The Case for Comfort Over Energy Savings in Evaluating Home Performance Improvements


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We define the success of our home performance improvements by how the client FEELS in the home afterward. Comfort is simple to measure and immediately obvious to the people who matter. It’s no surprise that home performance clients are the happiest. They have usually suffered a long time before finding you. Your work has finally made them happy with their home (the single largest purchase in most clients’ lives).

Although public investment into home performance solutions are judged by how much energy is saved per dollar spent, this is not the best way to evaluate home performance solutions for your client. By increasing comfort, we make the home healthier, often safer, and usually more energy efficient. However, we only promise comfort. Pushing “utility savings” may result in an aggravating search for a cause (if you can’t fulfill the promise due to no fault of your own) and leave you with a very unhappy client.

Why? There are too many different factors involved in lower dollars on a utility bill. Here are a few:

1. Human Nature: Let’s face it, we like our creature comforts. When we only have five minutes of hot water, we take a 5-minute shower. When we have endless hot water, those showers or baths or both are going to take longer. When the home could only reach 78 degrees, the thermostat was set at 78 degrees. After home performance improvements allow the home to reach 72 degrees, that lower temperature may become the clients’ preference.

2. Life is Fluid: One of my favorite quotes is a translation from the Greek philosopher, Heraclitus. “No man ever steps in the same river twice, for it’s not the same river and he’s not the same man.” The biggest mistake we can make is assuming our clients’ lives are static.

Think about the impact just having a new baby can have on every aspect of the utility bill. The person may be very small – but the impact is far from it. An endless train of family, friends and guests come in and out of the home that wouldn’t have otherwise. Some people may stay for weeks to help out with the new baby. One or both parents may even start working from home. All this leads to more laundry, dishwashing, HVAC, TV, bathing, cooking, garbage, opening and closing of the door/garage/windows, etc.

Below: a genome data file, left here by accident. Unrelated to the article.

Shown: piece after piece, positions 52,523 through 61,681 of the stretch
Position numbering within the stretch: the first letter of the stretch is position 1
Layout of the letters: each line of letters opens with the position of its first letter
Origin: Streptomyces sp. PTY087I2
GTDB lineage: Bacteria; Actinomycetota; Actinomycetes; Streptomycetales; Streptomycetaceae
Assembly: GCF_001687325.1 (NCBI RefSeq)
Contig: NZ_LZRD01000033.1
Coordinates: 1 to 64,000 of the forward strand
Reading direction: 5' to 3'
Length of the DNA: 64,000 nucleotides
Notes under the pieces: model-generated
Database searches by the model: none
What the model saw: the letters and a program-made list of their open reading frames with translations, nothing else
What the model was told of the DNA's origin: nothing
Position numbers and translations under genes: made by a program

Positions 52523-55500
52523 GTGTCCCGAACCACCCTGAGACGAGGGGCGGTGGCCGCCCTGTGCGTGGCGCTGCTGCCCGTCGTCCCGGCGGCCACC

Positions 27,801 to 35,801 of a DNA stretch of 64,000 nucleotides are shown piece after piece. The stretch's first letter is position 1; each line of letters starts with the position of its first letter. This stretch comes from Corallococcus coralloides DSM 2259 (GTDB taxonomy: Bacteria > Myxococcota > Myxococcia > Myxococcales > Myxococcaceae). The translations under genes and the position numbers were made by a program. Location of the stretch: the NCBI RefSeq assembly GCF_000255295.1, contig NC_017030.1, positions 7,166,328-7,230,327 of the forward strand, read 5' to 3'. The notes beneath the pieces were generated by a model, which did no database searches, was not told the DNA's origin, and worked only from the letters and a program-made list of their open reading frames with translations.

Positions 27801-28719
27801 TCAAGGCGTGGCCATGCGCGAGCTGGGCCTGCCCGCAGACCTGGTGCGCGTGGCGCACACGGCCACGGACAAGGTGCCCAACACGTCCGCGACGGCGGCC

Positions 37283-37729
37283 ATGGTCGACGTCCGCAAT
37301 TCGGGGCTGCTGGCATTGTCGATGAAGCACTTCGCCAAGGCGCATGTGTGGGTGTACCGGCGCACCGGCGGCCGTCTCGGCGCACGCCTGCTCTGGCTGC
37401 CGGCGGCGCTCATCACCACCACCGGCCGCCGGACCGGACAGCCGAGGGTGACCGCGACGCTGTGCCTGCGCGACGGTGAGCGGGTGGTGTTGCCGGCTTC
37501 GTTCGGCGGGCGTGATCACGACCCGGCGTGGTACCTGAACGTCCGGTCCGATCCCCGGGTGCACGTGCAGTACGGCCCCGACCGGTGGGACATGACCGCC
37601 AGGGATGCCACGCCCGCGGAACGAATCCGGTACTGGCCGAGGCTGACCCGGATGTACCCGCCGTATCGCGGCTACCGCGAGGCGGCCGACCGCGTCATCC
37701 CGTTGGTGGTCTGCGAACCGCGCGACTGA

While you weren’t looking, the life of your clients changed. Their home, previously unoccupied during the day, may have become a 24/7 operation. As a result – they use more utilities – more of the time, for more people than ever before.

3. We Can’t Control Mother Nature: We can’t control the weather. A mild summer, followed by a hot summer may drive a client’s utility bill higher than it was before the home performance improvements. Granted, the bill will be less than it would have been without the improvements (assuming everything stayed the same as it was the year before – a dangerous assumption – see #2 above); however, this can be difficult to explain.

Some utilities attempt to highlight the impact “the weather” had on the bill for the end user through their on-line bill analysis tool. However, even that fails to take into account the impact of humidity. When the outdoor temps are mild, but humidity is high – people still run their air conditioning systems in an effort to lower the humidity inside. Arguably, this is an excellent reason to install a dehumidifier – but even that impacts the utility bill.

4. Changes to/in the Home Itself: Of course, major changes like building out the room over the garage, adding a sun porch or other addition to the structure are going to change the utility usage (though many do not realize how much ahead of time AND may forget to mention it if you don’t ask).

Changes may be very difficult to detect and the increase in utility usage hard to explain. New gadgets, appliances, big screen televisions, commercial gas stoves, air sucking exhaust hoods, and bath fans can be culprits. Landscaping changes, like removing shade trees; making “minor” cosmetic changes, such as new window treatments that let in more sun; using cheaper recessed can light bulbs that give off more heat; or a new roof of a darker color – can pose challenges. Even if you discover them, they can be impossible to quantify.

5. Utility Bill Issues In General: Rates may change. So you would need to multiply the usage by the old rate to compare. Some utilities charge different rates at different times of the day. A change in routine may result in your client using a higher level of utilities at the maximum rates than before you performed the work. What period do you use for comparison? Should you compare the same month from a year ago? What about this month with last month? A small change in the temperature or humidity may be the tipping point for using the HVAC equipment or not. Does the billing cycle have the same number of days? Are there any special assessments? If you do use utility savings, make sure to compare usage and not bottom line costs.

Unlike a utility, you don’t need an “objective” ROI calculation. Creating comfort is the ultimate subjective experience. Your clients know whether you have improved their comfort. When you succeed – they will shout it from the mountaintops.

Kathe Stewart

Posted In: ACCA Now, Building Performance, Residential Buildings

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